Like it or not, our world-class universities are global brands. Of course, great universities are far too complex and multifaceted to reduce easily to a simple slogan or a striking logo, and they are in the long-term business of seeking truth and creating knowledge, not the short-term game of selling snake oil.
But the fact remains that they operate in an extremely competitive global market where reputation – and, yes, brand – is everything. A strong reputation is key to attracting philanthropic funding, business investment and, perhaps most importantly of all, it is essential for drawing in top global talent – staff and students alike.
As Ian Pearman, chief executive officer of Abbott Mead Vickers BBDO, the UK’s largest advertising agency, told Times Higher Education in 2013: “Whenever the target audience of an organisation faces a choice of alternative competitors, branding is incredibly important for justifying price, avoiding commoditisation, attracting and retaining talent and, ultimately, resisting rivals.
“So a properly constructed brand is essential for any university competing in the modern global education market.”
This is why the annual Times Higher Education World Reputation Rankings, now in their sixth edition, have become a major fixture in the higher education calendar – serving as a yearly global academic brand audit and attracting news headlines across the world.
The rankings are entirely subjective – they are based purely on an annual opinion survey. But that does not mean that they are not robust.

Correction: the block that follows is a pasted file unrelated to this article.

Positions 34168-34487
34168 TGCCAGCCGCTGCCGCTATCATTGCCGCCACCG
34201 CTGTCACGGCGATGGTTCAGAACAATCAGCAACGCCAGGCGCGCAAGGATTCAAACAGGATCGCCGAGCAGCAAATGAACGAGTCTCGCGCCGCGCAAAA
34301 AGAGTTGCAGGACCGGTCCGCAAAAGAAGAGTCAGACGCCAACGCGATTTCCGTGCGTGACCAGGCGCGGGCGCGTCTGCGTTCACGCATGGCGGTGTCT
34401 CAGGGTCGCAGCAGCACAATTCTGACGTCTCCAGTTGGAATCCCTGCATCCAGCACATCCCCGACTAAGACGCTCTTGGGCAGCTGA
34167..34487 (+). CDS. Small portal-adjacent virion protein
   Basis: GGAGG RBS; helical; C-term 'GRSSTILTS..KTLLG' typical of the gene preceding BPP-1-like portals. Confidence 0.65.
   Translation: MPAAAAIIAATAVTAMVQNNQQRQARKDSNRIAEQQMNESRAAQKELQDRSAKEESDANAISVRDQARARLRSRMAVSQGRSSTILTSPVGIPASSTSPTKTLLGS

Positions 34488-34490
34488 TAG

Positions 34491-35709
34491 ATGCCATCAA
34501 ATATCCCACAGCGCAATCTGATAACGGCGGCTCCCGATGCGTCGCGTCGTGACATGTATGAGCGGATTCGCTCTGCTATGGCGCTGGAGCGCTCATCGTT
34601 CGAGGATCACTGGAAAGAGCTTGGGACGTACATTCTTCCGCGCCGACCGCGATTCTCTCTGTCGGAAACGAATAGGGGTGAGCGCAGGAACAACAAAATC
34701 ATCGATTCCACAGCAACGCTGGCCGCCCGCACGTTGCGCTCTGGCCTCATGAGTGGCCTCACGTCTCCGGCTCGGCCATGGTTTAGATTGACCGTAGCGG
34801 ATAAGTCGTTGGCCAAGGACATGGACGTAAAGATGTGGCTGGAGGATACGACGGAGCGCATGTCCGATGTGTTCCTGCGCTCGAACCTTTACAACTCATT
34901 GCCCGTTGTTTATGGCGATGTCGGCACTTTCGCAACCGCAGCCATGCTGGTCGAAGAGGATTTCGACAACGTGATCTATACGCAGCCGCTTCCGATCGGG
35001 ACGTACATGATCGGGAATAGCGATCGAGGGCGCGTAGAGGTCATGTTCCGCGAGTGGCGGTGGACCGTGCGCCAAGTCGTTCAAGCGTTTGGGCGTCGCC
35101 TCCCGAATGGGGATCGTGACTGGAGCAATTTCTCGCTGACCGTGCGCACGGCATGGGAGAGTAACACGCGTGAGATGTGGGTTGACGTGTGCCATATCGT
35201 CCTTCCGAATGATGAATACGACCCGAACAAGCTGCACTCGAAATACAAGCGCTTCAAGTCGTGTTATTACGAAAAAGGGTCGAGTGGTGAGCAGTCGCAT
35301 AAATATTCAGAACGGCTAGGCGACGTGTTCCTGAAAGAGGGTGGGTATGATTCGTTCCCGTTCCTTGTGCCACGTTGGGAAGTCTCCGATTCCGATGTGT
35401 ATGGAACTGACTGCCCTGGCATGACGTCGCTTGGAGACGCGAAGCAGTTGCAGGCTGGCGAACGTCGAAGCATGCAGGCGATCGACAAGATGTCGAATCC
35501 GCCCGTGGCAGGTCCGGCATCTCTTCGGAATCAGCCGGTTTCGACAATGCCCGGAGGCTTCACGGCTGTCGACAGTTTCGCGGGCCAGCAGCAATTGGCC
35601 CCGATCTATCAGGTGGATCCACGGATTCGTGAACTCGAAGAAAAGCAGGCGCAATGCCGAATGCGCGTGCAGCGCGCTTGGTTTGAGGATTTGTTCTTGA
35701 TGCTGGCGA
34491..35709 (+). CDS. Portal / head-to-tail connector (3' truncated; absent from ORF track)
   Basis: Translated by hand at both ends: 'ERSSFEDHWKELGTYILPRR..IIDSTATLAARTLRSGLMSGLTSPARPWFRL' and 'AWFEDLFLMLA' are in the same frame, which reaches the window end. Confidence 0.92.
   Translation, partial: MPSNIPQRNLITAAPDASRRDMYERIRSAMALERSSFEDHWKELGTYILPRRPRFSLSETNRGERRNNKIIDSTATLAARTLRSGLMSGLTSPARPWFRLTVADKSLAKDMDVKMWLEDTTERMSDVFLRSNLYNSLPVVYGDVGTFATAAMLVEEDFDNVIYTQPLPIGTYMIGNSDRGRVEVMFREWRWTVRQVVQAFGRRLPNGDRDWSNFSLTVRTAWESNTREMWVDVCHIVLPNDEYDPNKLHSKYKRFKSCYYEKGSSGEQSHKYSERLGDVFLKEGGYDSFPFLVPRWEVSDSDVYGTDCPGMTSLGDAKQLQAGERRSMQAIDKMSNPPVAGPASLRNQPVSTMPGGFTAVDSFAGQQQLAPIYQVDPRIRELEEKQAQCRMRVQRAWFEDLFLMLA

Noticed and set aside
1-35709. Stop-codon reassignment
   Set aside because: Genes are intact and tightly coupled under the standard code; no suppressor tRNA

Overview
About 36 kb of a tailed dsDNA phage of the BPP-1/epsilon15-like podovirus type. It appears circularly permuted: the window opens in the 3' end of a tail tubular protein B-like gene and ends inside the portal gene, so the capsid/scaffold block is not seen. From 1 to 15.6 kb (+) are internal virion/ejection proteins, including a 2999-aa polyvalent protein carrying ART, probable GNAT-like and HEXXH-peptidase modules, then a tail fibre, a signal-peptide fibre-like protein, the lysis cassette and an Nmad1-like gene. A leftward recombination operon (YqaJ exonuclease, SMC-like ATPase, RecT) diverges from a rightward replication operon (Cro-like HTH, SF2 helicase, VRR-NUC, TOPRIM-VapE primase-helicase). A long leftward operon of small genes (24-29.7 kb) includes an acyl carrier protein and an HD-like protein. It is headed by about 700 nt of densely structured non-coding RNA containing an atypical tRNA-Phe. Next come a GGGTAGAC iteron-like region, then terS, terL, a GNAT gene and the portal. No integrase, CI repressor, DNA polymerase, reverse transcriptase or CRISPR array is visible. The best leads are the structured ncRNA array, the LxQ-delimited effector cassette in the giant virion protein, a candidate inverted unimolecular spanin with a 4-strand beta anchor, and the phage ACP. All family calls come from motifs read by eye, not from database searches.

The survey is invitation-only, distributed in 15 languages and carefully balanced to be truly representative of global scholarship both in terms of the geographical spread of academics and the subject mix (see the World Reputation Rankings 2016 methodology).
This year, more than 10,000 academics from 133 countries took the time to lend us their expertise and name the very best university departments in their specific field (up to 15 in each category), based on their deep personal knowledge.
Giving their views on institutions both nationally and globally, and on both teaching and research, our respondents have provided us with about 400,000 individual data points on how universities across the world are perceived by peers, country by country, and discipline by discipline.
Since 2011, more than 80,000 survey responses have been gathered. We thank all respondents – once again – for helping us to create this robust, unique and incredibly rich picture of the shifting global higher education landscape.
Editor, Times Higher Education Rankings
Countries represented in the World Reputation Rankings 2016 top 100
|Country/region||Number of institutions in top 100||Top institution||Rank|
|United States||43||Harvard University||1|
|United Kingdom||10||University of Cambridge||4|
|France||5||École Normale Supérieure||61-70|
|Japan||5||University of Tokyo||12|
|Netherlands||5||Delft University of Technology||51-60|
|Australia||3||University of Melbourne||=49|
|Canada||3||University of Toronto||23|
|Hong Kong||3||University of Hong Kong||=45|
|Russian Federation||3||Lomonosov Moscow State University||=30|
|Singapore||2||National University of Singapore||26|
|South Korea||2||Seoul National University||=45|
|Switzerland||2||ETH Zurich – Swiss Federal Institute of Technology Zurich||19|
|Brazil||1||University of São Paulo||91-100|
|Taiwan||1||National Taiwan University||81-90|